Nothing makes me happier than hearing about artists and designers moving to (or staying in) the south to set up shop and be a part of the incredible communities there. There’s just something so special about what’s happening in the deep south right now, both in food and design, that is worth investing in and celebrating. I’ve loved getting to peek inside several beautiful Charleston, South Carolina homes and today, I’m thrilled to share another gorgeous Low Country home.
This 1930s craftsman belongs to Erin Connelly and Brooks Reitz, a couple that know a thing or two about great style. Erin is the co-owner of
The-Commons, an incredible online shop that curates American-made goods, and Brooks is an entrepreneur who owns Jack Rudy Cocktail Co and two restaurants in Charleston, Leon’s Oyster Shop and the soon-to-open St. Alban (both of which he designed himself!). After spending many a Sunday walking through their Wagener Terrace/ North Central neighborhood, Erin and Brooks decided to start peeking into windows and yards to see if anything was for sale. They were looking for a home that was small, move-in ready and full of charm and historic details. When they stumbled upon this home four months ago, they fell in love with the cozy kitchen, clawfoot tub and the extra bedroom that was perfect for visits with Finn, Brooks’ son. While they’ve only been in their new space for a few months, they’ve already created a space that expertly mixes their love for contemporary, American-made design with pieces from their travels and treasured hand-me-downs from family. xo, grace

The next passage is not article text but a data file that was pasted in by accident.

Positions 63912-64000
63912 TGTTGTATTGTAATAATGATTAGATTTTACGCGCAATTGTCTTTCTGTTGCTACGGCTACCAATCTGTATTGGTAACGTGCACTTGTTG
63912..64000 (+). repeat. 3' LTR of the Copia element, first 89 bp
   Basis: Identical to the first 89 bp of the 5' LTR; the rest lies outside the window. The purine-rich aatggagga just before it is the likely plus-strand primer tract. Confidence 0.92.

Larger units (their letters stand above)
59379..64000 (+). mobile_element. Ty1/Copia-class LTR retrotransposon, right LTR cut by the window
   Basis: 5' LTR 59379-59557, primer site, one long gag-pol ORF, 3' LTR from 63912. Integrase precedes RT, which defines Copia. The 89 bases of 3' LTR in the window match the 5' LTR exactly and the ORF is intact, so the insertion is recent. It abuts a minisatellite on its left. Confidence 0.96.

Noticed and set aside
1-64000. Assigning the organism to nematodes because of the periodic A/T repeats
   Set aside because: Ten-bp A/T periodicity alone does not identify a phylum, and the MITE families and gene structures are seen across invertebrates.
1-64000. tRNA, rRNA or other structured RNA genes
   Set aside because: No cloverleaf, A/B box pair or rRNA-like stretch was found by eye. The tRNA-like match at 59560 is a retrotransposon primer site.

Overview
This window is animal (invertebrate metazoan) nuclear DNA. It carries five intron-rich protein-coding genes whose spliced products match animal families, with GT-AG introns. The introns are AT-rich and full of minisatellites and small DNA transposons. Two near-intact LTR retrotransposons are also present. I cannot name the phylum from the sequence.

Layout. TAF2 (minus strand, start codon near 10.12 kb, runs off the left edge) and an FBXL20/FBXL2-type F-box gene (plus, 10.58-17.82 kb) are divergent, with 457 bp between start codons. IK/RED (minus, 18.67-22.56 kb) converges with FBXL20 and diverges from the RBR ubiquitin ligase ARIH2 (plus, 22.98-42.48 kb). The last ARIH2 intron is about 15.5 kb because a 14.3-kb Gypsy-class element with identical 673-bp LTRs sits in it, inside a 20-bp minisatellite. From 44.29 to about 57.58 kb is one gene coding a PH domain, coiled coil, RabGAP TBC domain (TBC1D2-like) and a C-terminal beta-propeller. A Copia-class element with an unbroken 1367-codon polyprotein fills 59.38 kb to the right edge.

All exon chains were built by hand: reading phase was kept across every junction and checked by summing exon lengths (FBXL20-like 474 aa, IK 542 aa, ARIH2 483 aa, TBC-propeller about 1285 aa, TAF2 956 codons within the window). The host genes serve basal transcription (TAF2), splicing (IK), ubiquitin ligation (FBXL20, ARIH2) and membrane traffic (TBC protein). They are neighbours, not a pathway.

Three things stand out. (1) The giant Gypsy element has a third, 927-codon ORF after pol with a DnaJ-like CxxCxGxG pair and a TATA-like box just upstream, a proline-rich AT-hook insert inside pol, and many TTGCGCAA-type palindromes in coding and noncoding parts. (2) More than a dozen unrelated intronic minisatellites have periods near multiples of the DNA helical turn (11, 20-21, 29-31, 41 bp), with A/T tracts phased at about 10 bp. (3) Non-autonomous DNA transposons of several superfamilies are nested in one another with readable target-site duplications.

Photographs by Olivia Rae James
The entryway: Erin and Brooks have a love of nautical objects and detailing. The ladder hanging on their entryway wall is a vintage pilot ladder used to paint ships. It's still covered in paint, but Erin loves it as a reminder to, "keep climbing."
The entryway foyer: Erin and Brooks wanted to create a "moody moment" in their foyer. The art piece with the bearded man was done by
and the mirror is an antique from one of the couple's favorite local shops,
. The tiny leaf-shaped lamp is from Melissa of
in Charleston. Erin keeps dried eucalyptus at home because it reminds her to stop and take a deep breath more often.
Sue the cat holds court at the top of the stairs.
The good luck knot on the stairway is by Keith Hudson of
Sailor Craft Knots in Charleston.
Keith gave Brooks and Erin this knot as a gift when they moved into their home.
The Living Room: Erin says that this room, "has a knack for drawing in long conversations with much wine." The room's vintage safari chairs were found during a trip to Lynchburg, VA. The
are used as table, chairs, ottomans and as cat scratching toys (the latter, of course, is not their intended purpose, but Sue won out). The living room walls (and the rest of the home) are painted a pale grey, Sherwin Williams' 6000 Snowfall.
Erin bought this bentwood rocker for herself as her 23rd birthday present. It was handmade by an Amish family and they each signed the bottom of the chair! Erin says, "I swear it’s the most comfortable chair we own!"
The living room sofa is a San Francisco antique store find, covered in the a luxurious wool blanket from
. The leather table is from one of Erin and Brooks' favorite mid-century modern stores in Lynchburg, VA,
. The rug has traveled around with Erin since she lived in a teeny apartment in Brooklyn Heights. "It's sort of part of me at this point. My rug goes where I go," she explains.
The textile hanging on the living room wall was given to Erin by her mother after she went to Africa on safari. The candlesticks on the veranda are by a North Carolina potter,
. (Erin will be working on collaborations with him for The-Commons). All of his work is wood-fired in a kiln the size of a school bus.